When dealing with a rental, there's usually not much you can do about wall-to-wall carpeting. But here are some ways to get yourself into the mindset that it's not all bad, as well as some ways to make wall-to-wall as pleasing as possible.
- Get it cleaned. Landlords should engage a professional carpet cleaner before you move in. Make sure this is something they are planning on before you sign on the dotted line.
- Clean it again, yourself. Not only do old stains tend to resurface after a few weeks, but there's just something reassuring about knowing that you cleaned every inch of what's beneath your feet in your new residence.
→ 3 Tips for Refreshing Old Carpet
- Look on the bright side. While it does hold on to dirt and allergens and is harder to keep clean, there is still something to be said about wall-to-wall carpeting: it's soft on bare feet, it keeps your space warmer, and it muffles sound. Try to focus on the positive when you're inclined to bemoan the downsides of wall-to-wall rental carpeting.
- Consider a no-shoes policy. There are many reasons to institute a shoes-off-at-the-door policy but if you have wall-to-wall carpeting, the reasons are even more compelling. Shoes not only track in obvious dirt, but pesticides and other chemicals as well. Carpets hold on to these more than hard floors do and eventually affect the quality of your indoor air. If you've waffled on a no-shoes rule before, now might be a good time to try out this controversial practice.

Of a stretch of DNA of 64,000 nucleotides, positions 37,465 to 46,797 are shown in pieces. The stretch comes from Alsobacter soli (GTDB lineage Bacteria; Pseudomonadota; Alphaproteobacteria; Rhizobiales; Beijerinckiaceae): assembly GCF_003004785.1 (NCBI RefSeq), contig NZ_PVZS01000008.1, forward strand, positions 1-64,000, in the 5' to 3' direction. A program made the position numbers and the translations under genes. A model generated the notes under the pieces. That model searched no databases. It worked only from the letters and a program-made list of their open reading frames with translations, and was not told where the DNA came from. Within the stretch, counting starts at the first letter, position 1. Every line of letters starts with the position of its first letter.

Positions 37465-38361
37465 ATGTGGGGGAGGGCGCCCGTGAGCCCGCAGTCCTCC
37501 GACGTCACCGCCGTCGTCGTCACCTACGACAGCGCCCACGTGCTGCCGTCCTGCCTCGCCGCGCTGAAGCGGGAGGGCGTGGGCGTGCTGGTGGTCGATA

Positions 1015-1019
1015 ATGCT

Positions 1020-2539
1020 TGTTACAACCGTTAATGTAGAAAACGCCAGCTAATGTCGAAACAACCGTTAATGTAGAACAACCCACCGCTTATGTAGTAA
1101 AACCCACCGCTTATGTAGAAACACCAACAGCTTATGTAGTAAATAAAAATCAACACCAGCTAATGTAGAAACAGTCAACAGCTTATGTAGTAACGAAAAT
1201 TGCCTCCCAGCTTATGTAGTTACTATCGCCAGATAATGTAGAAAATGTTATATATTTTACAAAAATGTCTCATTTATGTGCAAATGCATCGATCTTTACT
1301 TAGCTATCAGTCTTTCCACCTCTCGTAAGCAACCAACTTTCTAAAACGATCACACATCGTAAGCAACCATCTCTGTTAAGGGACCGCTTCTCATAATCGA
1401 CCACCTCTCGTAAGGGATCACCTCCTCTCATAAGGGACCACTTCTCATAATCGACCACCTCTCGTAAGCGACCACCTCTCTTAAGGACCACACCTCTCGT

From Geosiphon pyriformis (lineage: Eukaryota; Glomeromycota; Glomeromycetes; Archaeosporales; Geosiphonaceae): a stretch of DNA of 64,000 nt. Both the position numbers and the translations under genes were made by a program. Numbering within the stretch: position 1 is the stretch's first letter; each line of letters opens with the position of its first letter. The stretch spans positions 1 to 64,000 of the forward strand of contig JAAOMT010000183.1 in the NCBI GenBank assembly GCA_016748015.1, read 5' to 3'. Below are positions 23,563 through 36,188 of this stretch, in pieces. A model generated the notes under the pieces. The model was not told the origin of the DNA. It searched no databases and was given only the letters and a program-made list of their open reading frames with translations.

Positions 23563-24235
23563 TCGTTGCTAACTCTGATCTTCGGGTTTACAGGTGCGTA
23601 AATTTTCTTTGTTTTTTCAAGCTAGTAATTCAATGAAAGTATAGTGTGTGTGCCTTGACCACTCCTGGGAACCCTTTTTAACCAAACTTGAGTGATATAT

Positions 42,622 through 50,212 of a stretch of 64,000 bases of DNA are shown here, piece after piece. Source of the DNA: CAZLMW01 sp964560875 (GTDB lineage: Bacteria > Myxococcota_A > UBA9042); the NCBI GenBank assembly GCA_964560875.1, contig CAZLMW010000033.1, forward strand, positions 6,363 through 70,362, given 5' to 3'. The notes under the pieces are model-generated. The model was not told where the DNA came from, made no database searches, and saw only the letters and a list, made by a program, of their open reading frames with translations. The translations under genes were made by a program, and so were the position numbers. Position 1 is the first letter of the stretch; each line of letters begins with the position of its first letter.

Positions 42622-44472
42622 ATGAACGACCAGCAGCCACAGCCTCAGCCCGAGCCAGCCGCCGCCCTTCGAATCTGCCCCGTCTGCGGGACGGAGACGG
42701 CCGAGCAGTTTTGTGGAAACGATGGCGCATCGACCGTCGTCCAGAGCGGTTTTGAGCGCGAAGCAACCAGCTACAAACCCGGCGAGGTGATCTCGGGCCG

→ Etiquette at Home: Solutions to The Great Shoe Debate
- Make it your own. Pretend you don't have carpet already and put rugs where you would if you had hardwood. Defining spaces such as the entry way or the living room with rugs that suit your taste add color, a cozy factor, and, most importantly, allow you to layer your own personal touch in the space you call home.
→ Living Rooms with Rugs on Carpets
- Try to get rid of it. If you really can't stand the thought of wall-to-wall, open a dialogue about the possibility of ripping it up. Maybe there's only a concrete sub-floor, in which case the conversation will probably end there. But if the carpet is covering up hardwoods that have seen better days, maybe you can arrange a deal with the landlord to have the carpets pulled up and the floors polished. Especially if you or members of your household have allergies, it's definitely worth an ask.
What are some ways you've made peace with wall-to-wall?
(Image credits: Sam's Sydney Simplicity)